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The Downfall Of Enron Essay

2073 words - 9 pages

Ethical behavior, in a general sense, is a definition of moral behavior in regards to lawfulness, societal standards, and things of that nature. In the business world, ethics commonly refer to acceptable and unacceptable business practices within the workplace, and all other related environments. The acceptance of colleges regardless of ethnicity, gender, and beliefs, as well as truthfulness and honesty in relation to finances within the company are examples of ideal ethical business conducts. Unethical business behavior would include manipulating procedures based on bias or discrimination, engaging in activities that promote political gain, as well as blatant fabrication of monetary factors within the company and “can affect organizational performance and is costly to employers, employees, shareholders, and other organizational stakeholders” (Cox 263). When a corporation practices proper ethics, it is representing not only itself in a positive manner, but its partners, shareholders, and clients as well. On the other hand, when an organization partakes in unethical activities, all parties are negatively affected. The collapse of Enron is a major case of unethical conduct in the corporate world, because the circumstances surrounding the firm’s chaotic plunge where so scandalous that it left “creditors wrangling over Enron's skeletal remains” (Helyar) long after the company had seen its demise. There are numerous instances to be mentioned, including deliberate failure to properly report fiscal losses, insider trading, and overall relentlessness. The inclusive purpose of this paper is to further explore the underlining factors that contributed to the downfall of the once powerful Enron, and how a new way of approaching business ethics emerged from the wreckage.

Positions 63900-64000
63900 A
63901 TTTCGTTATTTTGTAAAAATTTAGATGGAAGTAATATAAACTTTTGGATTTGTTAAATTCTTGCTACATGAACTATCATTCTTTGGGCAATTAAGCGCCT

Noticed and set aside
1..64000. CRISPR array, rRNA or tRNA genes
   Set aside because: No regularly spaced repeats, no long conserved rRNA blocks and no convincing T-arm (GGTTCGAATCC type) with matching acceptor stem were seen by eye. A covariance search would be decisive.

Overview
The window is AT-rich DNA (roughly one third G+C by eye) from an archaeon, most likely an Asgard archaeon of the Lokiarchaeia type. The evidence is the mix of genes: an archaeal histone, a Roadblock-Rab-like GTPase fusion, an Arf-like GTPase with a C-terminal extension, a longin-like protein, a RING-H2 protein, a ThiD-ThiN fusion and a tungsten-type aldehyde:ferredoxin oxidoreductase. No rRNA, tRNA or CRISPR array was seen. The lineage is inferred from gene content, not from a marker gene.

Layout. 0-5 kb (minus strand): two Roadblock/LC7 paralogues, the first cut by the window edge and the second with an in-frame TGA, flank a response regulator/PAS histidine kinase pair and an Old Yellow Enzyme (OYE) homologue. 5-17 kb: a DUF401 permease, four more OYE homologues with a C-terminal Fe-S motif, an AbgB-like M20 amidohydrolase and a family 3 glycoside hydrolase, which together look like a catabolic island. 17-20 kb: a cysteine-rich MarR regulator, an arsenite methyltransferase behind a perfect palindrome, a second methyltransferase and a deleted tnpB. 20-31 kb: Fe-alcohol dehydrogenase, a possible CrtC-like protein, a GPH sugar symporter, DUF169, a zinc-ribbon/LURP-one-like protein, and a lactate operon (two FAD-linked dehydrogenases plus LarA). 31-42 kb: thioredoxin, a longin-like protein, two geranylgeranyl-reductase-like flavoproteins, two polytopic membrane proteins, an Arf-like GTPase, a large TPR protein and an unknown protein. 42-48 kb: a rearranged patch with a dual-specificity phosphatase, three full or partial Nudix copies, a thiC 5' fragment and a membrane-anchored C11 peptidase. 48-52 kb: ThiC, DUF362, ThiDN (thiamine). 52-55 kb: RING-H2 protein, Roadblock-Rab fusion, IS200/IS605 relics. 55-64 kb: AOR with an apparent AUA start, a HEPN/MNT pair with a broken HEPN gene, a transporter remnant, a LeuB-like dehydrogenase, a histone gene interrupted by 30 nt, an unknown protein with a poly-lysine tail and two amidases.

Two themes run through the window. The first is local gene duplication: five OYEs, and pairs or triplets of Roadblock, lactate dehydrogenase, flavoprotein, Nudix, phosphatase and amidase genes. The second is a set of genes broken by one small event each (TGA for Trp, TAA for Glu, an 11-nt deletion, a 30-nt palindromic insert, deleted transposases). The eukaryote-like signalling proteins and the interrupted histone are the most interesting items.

Enron stemmed from a small company by the name of Houston Natural Gas, joined by a former Exxon employee, Kenneth Lay, in 1984. As Houston Natural Gas was a relatively small firm, the progression of bigger companies and the stock market threatened to wipe the company off the map. However, with Lay in charge, the company was able to fend off any buyouts, as well as expand twofold. In 1985, Houston Natural Gas and InterNorth, a natural gas pipeline company, merged, and Lay became CEO of both houses. In 1986, after many changes and more growth, the firm changes its name to Enron and relocated to Lay’s hometown of Houston, Texas. At this time Enron was both a natural gas and oil company. The company specialized in the moving of natural gas through its pipelines, extending thousands of miles across the continental United States. As the firm continued to flourish, it reformed its commercial approach by becoming a leading producer and distributer of energy in both the United States and the U.K., as well as becoming more involved in the trading market. Ambition and determination truly carried Enron to new heights, helping it to become one of the most powerful and innovative companies in the United...

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